Anti-intellectualism in American Life, Volume 713
Knopf, 1963 - 434 pages
In this award-winning classic work of consensus history, Richard Hofstadter, author of The Age of Reform, examines the role of social movements in the perception of intellect in American life. Professor Hofstadter sets the standard for the dissection of many facets of U.S. history. Here he tells the tale of the intertwining factors of American culture and politics that lead to prevalent anti-intellectualism. Although published in 1963, this remains the definitive work on the distrust of elites and experts and is sadly relevant to the present day. Thanks to Columbia University's Richard Hofstadter we have at last a fresh, forceful, fluent look from "the nether end" at various aspects of anti-intellectualism in America, past and present, and although it is self-styled a fragmentary rather than a formal study, the work is far-ranging, artfully approached and filled with a spirited, sensibility, without pedantry or polemic. It presents both the historical and socio-psychological aspects of its theme, pinpointing the middle-and-low-brow responses via our go-getter economy, the common man's traditional resentment and suspicion of the life of the mind, and the cyclical ambivalence which seems always to have greeted the scholar or expert when venturing into a democratic culture. For although the Founding Fathers, were a worldly elite, starting with Jefferson, too-much-book-larnin' soon became a political black mark.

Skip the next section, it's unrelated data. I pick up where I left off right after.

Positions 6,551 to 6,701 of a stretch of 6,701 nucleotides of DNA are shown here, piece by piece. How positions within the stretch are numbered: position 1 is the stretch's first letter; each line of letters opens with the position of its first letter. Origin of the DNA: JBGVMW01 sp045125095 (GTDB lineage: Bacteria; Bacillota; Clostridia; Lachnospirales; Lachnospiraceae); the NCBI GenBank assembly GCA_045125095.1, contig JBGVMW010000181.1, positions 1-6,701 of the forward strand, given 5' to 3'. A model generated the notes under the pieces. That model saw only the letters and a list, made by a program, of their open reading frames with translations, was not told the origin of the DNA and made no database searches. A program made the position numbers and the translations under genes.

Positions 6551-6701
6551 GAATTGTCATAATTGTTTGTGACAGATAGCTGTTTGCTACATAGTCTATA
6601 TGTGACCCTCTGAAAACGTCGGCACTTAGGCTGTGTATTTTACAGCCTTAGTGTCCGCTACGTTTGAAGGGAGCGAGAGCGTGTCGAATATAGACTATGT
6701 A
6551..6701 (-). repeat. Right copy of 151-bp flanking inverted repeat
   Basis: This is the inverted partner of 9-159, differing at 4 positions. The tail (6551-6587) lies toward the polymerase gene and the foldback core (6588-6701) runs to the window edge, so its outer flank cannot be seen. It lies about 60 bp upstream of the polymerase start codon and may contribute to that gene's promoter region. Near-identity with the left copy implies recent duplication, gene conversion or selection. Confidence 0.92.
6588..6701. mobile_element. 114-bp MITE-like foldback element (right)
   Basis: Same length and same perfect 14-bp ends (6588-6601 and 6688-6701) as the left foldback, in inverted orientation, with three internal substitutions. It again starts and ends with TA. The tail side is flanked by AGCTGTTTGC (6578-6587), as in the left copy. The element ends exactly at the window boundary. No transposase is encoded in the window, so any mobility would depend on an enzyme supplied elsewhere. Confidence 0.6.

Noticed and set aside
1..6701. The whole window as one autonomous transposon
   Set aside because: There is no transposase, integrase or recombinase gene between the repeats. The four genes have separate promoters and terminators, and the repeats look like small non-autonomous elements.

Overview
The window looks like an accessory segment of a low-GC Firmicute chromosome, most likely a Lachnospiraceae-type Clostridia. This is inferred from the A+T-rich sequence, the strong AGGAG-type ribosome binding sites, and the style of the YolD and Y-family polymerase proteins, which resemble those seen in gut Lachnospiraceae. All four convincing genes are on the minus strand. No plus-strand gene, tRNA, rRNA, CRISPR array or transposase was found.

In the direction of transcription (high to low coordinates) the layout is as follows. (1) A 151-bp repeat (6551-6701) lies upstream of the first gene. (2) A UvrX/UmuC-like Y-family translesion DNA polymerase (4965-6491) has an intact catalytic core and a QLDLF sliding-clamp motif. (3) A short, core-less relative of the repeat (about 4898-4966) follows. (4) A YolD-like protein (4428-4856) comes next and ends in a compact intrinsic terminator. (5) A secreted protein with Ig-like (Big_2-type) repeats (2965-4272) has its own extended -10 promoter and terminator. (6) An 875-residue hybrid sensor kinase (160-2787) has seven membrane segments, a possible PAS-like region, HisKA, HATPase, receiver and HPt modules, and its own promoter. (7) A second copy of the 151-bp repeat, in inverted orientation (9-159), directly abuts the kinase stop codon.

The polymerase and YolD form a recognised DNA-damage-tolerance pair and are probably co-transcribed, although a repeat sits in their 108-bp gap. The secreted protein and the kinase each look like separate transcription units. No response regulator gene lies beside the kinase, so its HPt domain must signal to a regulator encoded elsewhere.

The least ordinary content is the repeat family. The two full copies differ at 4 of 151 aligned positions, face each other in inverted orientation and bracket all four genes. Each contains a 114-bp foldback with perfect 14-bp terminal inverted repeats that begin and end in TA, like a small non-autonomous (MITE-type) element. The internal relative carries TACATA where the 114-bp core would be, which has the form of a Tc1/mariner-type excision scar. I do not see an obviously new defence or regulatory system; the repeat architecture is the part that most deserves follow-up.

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LibraryThing ReviewAvis d'utilisateur - arosoff - LibraryThing
After 50 years, Richard Hofstadter’s analysis of anti-intellectualism in America is not just a historical curiosity; it’s a vital work that continues to inform modern thought and policy. When we see ... Consulter l'avis complet
LibraryThing ReviewAvis d'utilisateur - encephalical - LibraryThing
The most interesting parts were in the historical observations. The fifth part on anti-intellectualism in education, particularly concerning the state of secondary education seemed irrelevant; at ... Consulter l'avis complet